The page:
By Lauren Hallanan
While there is no one-size-fits-all China market strategy, there appear to be five common approaches for U.S. brands to reach Chinese consumers. Several U.S. brands including Tiffany & Co, Estée Lauder and Michael Kors, have made a name for themselves in China’s growing luxury market. The Luxury Conversation Survey on U.S. brands revealed clear adoration for various brands and travel destinations. How have they each achieved this? Continue reading “5 Ways U.S. Luxury Brands Have Won in China”
We’ve all seen the carefully curated gym pics going out on social media. But more than just a chance to flash the flesh, fitness and exercise have a whole new meaning in China. Fitness is the new status symbol of luxury and wealth.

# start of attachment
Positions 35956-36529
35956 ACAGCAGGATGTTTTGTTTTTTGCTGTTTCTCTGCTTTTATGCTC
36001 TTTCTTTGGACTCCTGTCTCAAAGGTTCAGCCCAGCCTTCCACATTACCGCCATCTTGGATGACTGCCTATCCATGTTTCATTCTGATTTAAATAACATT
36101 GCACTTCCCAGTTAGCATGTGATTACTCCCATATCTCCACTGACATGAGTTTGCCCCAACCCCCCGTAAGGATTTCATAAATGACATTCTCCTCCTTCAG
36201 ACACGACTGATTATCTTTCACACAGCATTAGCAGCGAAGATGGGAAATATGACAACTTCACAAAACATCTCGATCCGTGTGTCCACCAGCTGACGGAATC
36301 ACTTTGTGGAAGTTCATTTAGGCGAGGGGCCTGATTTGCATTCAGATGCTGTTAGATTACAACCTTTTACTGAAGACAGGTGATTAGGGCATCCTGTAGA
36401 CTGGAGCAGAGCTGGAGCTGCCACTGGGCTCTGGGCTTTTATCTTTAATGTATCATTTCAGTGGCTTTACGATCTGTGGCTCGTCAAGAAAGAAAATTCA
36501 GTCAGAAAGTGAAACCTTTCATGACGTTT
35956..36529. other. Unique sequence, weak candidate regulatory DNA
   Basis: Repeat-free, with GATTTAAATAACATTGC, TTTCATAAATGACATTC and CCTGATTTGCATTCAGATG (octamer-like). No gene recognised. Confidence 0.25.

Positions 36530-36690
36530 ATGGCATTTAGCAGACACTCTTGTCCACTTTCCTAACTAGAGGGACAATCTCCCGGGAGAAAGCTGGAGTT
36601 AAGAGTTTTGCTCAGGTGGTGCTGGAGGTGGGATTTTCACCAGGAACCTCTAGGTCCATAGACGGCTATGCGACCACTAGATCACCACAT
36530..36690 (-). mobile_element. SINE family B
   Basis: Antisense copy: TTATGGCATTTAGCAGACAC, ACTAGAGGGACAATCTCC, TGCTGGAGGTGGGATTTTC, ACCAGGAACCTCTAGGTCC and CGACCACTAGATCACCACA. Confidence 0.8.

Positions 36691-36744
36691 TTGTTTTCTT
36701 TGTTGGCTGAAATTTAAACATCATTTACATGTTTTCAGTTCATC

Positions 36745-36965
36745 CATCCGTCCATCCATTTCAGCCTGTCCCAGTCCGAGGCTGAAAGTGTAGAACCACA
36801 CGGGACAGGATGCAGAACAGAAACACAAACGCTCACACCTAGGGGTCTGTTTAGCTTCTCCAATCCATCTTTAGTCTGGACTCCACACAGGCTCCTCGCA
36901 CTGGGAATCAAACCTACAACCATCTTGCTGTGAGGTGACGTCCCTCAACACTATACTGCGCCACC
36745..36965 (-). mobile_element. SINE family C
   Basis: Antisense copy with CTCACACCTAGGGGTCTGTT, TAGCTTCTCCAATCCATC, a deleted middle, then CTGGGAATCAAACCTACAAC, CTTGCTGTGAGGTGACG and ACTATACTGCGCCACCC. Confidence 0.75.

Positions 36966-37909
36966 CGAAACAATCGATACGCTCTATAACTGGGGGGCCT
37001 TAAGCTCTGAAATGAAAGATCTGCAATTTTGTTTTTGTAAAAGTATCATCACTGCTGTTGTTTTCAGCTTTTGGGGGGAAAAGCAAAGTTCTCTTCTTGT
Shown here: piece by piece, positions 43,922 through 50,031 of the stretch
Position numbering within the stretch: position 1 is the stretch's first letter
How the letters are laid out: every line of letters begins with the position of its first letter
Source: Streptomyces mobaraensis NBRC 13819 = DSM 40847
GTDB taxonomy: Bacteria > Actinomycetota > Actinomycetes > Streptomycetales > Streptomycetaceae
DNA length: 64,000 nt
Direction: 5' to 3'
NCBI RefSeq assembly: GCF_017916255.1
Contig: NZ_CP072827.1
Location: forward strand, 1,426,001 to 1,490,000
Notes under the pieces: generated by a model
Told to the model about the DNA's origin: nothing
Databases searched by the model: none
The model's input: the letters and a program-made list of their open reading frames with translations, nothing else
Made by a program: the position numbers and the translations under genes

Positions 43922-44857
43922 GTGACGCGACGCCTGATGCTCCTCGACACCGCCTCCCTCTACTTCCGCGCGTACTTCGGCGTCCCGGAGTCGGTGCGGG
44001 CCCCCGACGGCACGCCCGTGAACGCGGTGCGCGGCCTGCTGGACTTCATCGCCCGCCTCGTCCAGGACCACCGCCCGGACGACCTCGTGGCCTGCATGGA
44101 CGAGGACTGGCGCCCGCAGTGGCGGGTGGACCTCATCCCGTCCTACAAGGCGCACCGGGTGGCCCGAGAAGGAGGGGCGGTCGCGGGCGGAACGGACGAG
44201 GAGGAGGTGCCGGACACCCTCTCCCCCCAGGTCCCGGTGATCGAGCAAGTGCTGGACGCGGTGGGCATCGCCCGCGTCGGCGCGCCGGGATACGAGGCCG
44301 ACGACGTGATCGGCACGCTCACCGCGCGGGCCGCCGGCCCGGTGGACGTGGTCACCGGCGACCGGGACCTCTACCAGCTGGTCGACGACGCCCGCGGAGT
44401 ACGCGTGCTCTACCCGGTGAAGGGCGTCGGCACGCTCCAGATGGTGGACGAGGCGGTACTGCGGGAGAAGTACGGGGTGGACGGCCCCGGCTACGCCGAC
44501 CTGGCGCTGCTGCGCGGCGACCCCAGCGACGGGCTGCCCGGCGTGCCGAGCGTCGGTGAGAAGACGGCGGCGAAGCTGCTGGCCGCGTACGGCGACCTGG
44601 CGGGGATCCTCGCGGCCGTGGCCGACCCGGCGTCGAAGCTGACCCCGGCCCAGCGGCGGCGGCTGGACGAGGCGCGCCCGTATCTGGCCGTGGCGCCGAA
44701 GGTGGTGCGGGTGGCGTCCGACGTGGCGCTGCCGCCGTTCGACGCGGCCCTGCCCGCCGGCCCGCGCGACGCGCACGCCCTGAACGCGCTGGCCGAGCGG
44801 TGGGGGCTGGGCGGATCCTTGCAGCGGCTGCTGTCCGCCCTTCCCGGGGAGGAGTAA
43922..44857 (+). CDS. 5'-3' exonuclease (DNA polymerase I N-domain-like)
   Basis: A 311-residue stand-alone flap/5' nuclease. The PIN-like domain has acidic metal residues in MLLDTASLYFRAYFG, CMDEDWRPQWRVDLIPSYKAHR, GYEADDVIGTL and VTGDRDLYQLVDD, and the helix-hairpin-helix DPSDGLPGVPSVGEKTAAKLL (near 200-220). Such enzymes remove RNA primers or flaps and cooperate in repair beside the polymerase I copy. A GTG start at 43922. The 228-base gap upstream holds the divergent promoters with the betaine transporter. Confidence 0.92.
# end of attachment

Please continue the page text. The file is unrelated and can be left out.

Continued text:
Bling is tuhao (nouveau-riche and lacking in class), Gucci is ‘something my Mum wears’, and a YSL lipstick is fine for entry-level luxury. But if you want something that says ‘I have plenty of free time, I am as up-to-date as can be with international trends, and I am a class above’ – you want a toned bod with a booty to boot.
A fine physique takes much more money, know-how, and time to build. Shapes and muscles speak of privilege, and are fast becoming a badge of social status itself. A growing segment of China’s young, wealthy class is shifting attention from obvious brand purchase to fitness and bodybuilding. Continue reading “How a Curvy Butt is the New Luxury Status Symbol in China”